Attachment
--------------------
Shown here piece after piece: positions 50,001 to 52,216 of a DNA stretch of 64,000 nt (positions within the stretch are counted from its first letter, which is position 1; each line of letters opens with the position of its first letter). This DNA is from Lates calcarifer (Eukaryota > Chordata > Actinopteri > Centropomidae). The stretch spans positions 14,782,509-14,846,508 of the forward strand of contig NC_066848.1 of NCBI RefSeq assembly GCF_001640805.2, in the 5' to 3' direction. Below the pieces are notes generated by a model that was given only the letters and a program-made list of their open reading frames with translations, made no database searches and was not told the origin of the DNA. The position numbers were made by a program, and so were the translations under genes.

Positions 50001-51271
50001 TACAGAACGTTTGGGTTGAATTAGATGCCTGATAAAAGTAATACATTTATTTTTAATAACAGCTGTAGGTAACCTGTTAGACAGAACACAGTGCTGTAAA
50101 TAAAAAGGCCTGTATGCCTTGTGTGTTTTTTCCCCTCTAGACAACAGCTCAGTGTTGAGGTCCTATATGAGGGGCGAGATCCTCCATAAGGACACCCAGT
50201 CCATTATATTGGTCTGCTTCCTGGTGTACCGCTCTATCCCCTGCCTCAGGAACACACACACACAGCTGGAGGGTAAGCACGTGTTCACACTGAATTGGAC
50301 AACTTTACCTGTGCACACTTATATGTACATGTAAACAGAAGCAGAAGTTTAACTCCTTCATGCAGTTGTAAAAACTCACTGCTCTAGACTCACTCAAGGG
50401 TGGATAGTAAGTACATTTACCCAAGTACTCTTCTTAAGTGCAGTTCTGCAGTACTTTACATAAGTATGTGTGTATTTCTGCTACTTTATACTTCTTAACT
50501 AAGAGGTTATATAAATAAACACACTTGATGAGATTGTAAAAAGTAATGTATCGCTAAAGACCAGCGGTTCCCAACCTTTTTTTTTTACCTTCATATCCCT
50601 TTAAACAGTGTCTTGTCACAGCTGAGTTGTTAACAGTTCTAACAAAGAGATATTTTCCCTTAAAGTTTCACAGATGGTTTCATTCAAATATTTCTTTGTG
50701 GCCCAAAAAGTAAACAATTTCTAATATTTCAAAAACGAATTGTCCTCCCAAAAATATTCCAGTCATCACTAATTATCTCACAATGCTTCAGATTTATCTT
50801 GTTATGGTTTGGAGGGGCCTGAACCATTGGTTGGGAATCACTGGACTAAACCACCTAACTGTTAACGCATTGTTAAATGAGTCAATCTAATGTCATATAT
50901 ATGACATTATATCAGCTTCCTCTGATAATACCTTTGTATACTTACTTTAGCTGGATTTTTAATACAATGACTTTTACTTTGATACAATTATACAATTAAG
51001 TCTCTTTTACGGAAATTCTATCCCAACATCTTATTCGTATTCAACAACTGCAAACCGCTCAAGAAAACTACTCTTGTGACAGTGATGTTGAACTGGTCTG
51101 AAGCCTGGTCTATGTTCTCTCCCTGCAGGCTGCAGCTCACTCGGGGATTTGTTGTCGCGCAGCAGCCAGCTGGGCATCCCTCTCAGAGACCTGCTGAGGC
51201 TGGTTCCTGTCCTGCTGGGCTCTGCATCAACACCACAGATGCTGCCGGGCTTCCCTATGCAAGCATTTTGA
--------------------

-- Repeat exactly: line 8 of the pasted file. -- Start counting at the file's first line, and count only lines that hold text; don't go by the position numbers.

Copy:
50501 AAGAGGTTATATAAATAAACACACTTGATGAGATTGTAAAAAGTAATGTATCGCTAAAGACCAGCGGTTCCCAACCTTTTTTTTTTACCTTCATATCCCT